Guarding Minds @ Work (as Mental Health Challenges Grow)


By Ingrid Vaughan

The workplace can be a wonderful, fulfilling, exciting place where our skills and experience are utilized to contribute to organizational growth, a dynamic work culture and to making a difference in the world—as a team working collectively to achieve common goals.

Sadly, it appears that this is not the norm.

Mental Health Challenges All Businesses
The workplace can also be a stressful environment that contributes to the rise of physical and mental health problems and illnesses, including issues like burnout, depression, lack of focus, insomnia, and a host of stress-related physical ailments. In fact, in 2007, Prime Minister Stephen Harper announced the establishment of a new Mental Health Commission of Canada. With almost one million Canadians suffering from a mental health disorder, “it’s now the fastest-growing category of disability insurance claims in Canada,” Harper said.

Moreover, the costs to the employer are very real. According to an article by Ken MacQueen, John Intini and Martin Patriquin in Maclean’s Magazine January 2008 edition, a Treasury Board study of remuneration for 351,000 public servants noted that disability claims for its two main insurance plans have more than doubled between 1990 and 2002. “Much of the increase,” the report concluded, “resulted from growth in cases relating to depression and anxiety. Stress and mental health issues are now the leading reason for long-term disability claims, ahead of cancer.”

Mounting Costs of Mental Health
Former insurance company president Bill Wilkerson is now CEO of the Global Business and Economic Roundtable on Addiction and Mental Health—as well as chairman of the workplace advisory board of the Canadian Mental Health Commission. Wilkerson claims that the first indicator of the magnitude of the issue was the spiralling costs of prescription drugs for maladies that were “imprecise in their nature.”

Nationally, an estimated 35 million workdays per year are lost to mental conditions, with the annual cost of treatment and lost productivity for depression and stress alone at $14.4 billion. “Just as serious,” says Wilkerson, “may be “presenteeism” —the phenomenon of stressed-out workers who show up to work anyway and accomplish little,” estimating the cost to Canadian employers at $22 billion a year.

Stigmas, Silence and First Steps
With most adults spending more of their waking hours at work than anywhere else, addressing issues of mental health at work is vitally important for Canadians. However, it’s not as easy as it sounds. In spite of the increase in mental health issues and a growing understanding of their impact, there is still a stigma around talking about the issues that affect employees’ capacity to be present, engaged, and productive at work.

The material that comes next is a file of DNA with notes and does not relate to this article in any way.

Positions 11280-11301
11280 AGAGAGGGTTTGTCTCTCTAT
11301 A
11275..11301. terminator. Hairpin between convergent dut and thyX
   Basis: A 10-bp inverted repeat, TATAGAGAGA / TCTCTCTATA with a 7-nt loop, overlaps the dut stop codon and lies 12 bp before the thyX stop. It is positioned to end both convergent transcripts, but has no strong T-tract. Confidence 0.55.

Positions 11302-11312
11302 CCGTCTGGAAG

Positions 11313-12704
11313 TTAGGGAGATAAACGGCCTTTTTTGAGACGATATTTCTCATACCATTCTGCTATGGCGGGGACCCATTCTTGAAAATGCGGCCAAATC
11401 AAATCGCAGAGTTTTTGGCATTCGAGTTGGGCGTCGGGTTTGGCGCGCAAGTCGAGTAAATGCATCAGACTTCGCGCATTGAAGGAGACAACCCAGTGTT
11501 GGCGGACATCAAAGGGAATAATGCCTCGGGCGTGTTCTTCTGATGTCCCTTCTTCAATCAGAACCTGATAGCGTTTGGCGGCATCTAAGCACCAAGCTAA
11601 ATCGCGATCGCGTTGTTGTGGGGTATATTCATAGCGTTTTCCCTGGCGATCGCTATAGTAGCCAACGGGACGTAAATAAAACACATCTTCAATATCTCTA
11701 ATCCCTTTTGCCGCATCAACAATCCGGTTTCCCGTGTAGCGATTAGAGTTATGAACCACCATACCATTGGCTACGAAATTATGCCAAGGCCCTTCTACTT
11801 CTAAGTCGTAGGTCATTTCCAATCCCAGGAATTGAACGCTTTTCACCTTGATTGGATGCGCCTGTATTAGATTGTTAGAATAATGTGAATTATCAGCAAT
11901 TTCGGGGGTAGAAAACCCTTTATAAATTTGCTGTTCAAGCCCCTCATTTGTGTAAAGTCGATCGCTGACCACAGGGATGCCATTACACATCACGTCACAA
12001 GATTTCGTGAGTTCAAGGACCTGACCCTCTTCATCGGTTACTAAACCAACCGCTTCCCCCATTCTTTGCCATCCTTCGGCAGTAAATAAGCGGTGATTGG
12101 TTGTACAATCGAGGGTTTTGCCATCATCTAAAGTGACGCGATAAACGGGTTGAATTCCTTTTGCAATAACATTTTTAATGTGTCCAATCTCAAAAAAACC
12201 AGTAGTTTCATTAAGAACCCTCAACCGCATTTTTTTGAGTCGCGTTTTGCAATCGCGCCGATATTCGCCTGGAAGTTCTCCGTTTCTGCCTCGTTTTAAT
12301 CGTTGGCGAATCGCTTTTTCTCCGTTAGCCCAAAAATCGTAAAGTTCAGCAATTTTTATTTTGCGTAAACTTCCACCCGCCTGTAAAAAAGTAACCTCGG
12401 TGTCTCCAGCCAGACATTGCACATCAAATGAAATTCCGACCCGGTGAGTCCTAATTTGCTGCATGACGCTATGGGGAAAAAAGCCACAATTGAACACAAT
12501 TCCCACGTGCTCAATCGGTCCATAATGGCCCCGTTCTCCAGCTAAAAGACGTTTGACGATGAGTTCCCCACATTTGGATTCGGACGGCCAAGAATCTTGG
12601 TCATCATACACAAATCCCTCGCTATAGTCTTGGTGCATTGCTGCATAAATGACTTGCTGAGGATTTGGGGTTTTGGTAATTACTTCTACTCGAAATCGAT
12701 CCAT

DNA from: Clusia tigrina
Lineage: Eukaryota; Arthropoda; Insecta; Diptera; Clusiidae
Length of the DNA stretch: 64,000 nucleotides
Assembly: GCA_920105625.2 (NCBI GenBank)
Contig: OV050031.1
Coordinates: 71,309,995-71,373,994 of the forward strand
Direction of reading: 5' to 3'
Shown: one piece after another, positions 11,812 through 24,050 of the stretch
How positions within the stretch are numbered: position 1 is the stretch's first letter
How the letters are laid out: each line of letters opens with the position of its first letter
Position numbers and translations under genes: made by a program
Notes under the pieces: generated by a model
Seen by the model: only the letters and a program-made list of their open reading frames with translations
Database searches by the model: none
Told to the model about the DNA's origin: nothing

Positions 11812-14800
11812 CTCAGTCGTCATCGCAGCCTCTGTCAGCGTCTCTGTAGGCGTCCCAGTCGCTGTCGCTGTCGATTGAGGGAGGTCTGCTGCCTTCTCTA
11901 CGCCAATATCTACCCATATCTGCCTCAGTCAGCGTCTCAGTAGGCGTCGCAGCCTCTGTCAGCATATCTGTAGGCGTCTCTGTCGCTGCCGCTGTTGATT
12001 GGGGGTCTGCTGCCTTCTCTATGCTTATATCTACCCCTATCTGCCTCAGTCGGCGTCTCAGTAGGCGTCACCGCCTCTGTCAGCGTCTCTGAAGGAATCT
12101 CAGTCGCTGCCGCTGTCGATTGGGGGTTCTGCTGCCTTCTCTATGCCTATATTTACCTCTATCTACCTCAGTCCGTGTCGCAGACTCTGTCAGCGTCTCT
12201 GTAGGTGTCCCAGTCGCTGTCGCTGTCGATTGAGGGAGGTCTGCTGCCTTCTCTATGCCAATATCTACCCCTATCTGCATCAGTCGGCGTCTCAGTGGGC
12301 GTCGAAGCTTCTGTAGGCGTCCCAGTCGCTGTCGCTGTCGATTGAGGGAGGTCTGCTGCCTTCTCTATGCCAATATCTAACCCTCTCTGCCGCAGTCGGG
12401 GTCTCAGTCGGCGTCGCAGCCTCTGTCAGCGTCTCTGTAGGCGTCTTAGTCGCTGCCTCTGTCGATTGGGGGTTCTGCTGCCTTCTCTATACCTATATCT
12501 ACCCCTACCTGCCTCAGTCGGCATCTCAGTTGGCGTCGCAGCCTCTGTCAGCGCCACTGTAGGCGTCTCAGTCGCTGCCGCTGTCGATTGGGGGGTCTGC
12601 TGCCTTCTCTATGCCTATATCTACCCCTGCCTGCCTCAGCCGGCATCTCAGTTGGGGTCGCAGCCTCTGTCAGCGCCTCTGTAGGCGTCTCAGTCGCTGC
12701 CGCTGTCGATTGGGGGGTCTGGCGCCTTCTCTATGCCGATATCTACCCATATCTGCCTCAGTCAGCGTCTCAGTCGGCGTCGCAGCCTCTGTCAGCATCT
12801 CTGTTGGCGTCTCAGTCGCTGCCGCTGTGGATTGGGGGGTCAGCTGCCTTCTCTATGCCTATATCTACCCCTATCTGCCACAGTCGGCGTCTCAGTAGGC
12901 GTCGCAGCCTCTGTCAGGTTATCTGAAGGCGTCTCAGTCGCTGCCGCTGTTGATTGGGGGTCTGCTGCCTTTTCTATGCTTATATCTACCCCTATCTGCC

A 2008 Canadian Medical Association study cited in the Mental Health Strategy for Canada found that only 23 per cent of Canadians would feel comfortable talking to their employer about a mental illness. The real number of people affected is likely even higher as a significant proportion of employees are still suffering in silence.

If employees are reluctant to talk about it, how can employers deal with it? MacQueen, Intini and Patriquin suggest that it begins with building mutual trust and respect between employer and employee, heading off problems in advance and believing in those employees who need help.

Legal and Business Implications
In BC, as part of Occupational Healthy and Safety, bullying and harassment in the workplace have become issues with legal compliance requirements. The Canadian Mental Health Association has indicated it hopes to attach similar legislation to psychological health in the workplace in the future. Paying attention to how this issue unfolds is good business, and human resource professionals should be thinking about these factors in a manner similar to how they think about workplace health and safety.

Psychological health impacts almost every aspect of business: finances (rising costs of insurance premiums, absenteeism, short and long-term disability), productivity, safety, and workplace morale. A psychologically healthy and safe workforce results in improved recruitment and retention, employee engagement, sustainability, and health and safety.

So what’s the first step for HR leaders to be ahead of the curve on this issue?

Guarding Minds @ Work